One of the questions that drives a lot of our work is “Of the 25 elements required to build organisms, how many of them help regulate the abundance, activity, and diversity of organisms in ecosystems?”. In a freely available paper just out as a Report in Ecology, we provide a framework for the many ways that nutrients can interact, then test how Sodium (an AntLab favorite) and Nitrogen+Phosphorus (the preferred pair of the “Stoichiometric-Set”) interact to shape the abundance of the invertebrates above- and below-ground.
We were particularly keen on seeing if Na acts as a catalyst, increasing an insect’s ability to efficiently convert Nitrogen and Phosphorus into more insects, or if the two sets of nutrients acted more or less independently.
Four possible ways that two sets of nutrients can interact. We were betting on Serial C0-limitation, where Sodium catalyzes access to N and P. Didn’t always turn out that way.
The experiment was pretty classic field ecology: we furnished m2 plots with either water, N+P in the quantities used by the NutNet experiment, 1% NaCl solution, or both. We measured the soil and plant responses, and bugvac’ed the above-ground invertebrates with a modified leafblower (see picture above). For below-ground invertebrates, we used a very messy, but unfortunately best method available, flotation extraction of soil cores from the center of each plot.
A soil core from one of the experimental plots. Somewhere in there lurk oribatids, collembola, and other tiny inverts.
As an aside, as someone who cut his ecological teeth in the Nebraska Sandhills for his undergrad and master’s work at the University of Nebraska (see below), and has spent a good fraction of my days since then in the tropics, I am very much enjoying spending time in grasslands again. An NSF project with Nate Sanders on the role biogeochemistry plays in grassland food webs will keep me in the grass for the next few years.
A 21-year version of Mike Kaspari above WhiteTail Creek in the Sandhills of Nebraska. Note the Nikon K-100 camera, and the spiffy digital watch. And yes, those are cutoff jeans. It was a different time then.
After the sampling came the microscope work. Leafhoppers are by far the most common insects in the aboveground samples, and their mobility and subsequent ability to respond quickly to manipulations is something we want to investigate further. As predators go, spiders were common and diverse, and clerids were the most common beetle group.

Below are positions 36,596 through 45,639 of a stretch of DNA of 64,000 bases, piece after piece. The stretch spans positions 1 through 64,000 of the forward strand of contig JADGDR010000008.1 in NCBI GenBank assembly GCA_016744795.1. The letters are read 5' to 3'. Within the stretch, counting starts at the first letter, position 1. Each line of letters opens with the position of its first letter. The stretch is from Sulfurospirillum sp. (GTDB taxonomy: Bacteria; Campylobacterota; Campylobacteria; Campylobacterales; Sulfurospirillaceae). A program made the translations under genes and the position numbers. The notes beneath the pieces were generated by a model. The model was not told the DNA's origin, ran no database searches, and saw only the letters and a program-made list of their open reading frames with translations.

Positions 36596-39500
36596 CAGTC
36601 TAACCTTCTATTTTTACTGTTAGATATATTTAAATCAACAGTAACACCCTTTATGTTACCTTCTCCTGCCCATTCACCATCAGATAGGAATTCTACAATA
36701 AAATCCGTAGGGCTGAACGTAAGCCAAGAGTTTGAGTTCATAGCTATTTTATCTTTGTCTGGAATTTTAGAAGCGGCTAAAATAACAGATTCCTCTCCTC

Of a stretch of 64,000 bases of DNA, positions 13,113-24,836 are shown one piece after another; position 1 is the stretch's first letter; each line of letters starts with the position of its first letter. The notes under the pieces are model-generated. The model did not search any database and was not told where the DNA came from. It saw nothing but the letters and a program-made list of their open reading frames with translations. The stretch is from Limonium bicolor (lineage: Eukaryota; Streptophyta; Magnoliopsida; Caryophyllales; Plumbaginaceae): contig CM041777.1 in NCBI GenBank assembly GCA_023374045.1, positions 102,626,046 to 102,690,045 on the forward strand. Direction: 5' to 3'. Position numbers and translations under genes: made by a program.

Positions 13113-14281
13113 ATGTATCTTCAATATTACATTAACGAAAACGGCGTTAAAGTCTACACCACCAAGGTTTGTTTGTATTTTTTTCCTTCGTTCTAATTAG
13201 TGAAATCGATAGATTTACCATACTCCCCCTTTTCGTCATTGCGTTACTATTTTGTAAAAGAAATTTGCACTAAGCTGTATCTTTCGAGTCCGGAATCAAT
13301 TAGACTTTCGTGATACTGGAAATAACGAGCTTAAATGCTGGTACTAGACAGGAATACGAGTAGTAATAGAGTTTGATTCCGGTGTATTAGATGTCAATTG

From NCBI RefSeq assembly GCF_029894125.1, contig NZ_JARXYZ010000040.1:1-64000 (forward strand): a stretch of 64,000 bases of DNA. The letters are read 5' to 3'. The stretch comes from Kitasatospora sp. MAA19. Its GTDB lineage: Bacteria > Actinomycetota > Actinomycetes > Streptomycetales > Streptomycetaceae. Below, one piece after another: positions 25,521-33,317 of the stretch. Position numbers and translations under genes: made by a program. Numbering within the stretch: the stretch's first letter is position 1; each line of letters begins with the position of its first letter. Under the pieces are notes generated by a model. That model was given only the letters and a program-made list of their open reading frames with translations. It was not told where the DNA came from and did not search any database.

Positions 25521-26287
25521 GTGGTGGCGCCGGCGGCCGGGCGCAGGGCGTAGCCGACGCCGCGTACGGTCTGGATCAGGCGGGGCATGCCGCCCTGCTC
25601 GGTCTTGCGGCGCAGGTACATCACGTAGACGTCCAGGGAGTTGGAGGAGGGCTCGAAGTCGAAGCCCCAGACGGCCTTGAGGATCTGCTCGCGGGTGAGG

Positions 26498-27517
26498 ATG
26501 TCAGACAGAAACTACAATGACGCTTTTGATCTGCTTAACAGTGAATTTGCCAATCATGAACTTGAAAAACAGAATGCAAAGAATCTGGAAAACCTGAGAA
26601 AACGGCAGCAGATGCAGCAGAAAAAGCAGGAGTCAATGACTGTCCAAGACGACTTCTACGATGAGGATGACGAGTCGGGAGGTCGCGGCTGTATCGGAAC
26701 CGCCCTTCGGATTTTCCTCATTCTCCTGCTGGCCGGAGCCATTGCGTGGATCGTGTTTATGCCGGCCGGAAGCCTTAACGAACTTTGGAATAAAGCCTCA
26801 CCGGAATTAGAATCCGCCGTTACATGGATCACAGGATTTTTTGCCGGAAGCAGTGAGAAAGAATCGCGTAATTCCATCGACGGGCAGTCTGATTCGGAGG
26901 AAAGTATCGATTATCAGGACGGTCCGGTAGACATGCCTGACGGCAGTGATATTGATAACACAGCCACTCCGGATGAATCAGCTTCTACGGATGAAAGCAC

Looking forward to getting to know the leafhoppers, a group whose English name is simple, and whose latinate name defies easy memorization.
One of the big questions going forward is how quickly predators accumulate on plots that first attracted their prey. The spiders were dauntingly diverse on this patch of Oklahoma prairie.
One of the greatest pleasures of invertebrate microscope work is getting acquainted with taxa like these clerid beetles that are common, but that I’ve never had the occasion to look at before.
Results: Both sodium and N+P shape both communities, but in different ways
In the grass and forbs above-ground, all three treatment plots differed from controls. Adding salt increased the abundance of insects, and adding N+P increased it even more so. However, these effects seemed to be independent of each other (strike one for the Na as a catalyst hypothesis). Since plant height and mass increased on N+P plots and not on Na plots (suggesting that while NP was a nutrient for the plants, adding Na had no negative effect on the first trophic level), we think that NP provides a double bonus of more food, and more habitat, while Na just provides the food. We will test this idea more this coming summer.
Below-ground, however, was a different story. Here Na seemed to act like a catalyst. Alone it had no effect on the oribatids and collembola that dominated belowground. But combined with NP, it boosted the modest increase of abundance where NP was added by itself. Here, our working hypothesis is that NP fertilization increases the food supply, and thus increases the demand for Na. We are keen to follow this up this summer as well.
So there it is, so far. The plans are to expand both the kinds of experiments and their distribution, to add experiments farther north in more Na-deprived grasslands. One project has a particular appeal: as NP + NaCl is roughly the recipe for urine, and urine is the single most effective way to fertilize a patch of prairie, how do community dynamics respond to a splash of Bison Piss? Is there a predictable succession? And how do the hundreds of species find, exploit, and deplete this resource? What are the patterns of succession? Lots to learn.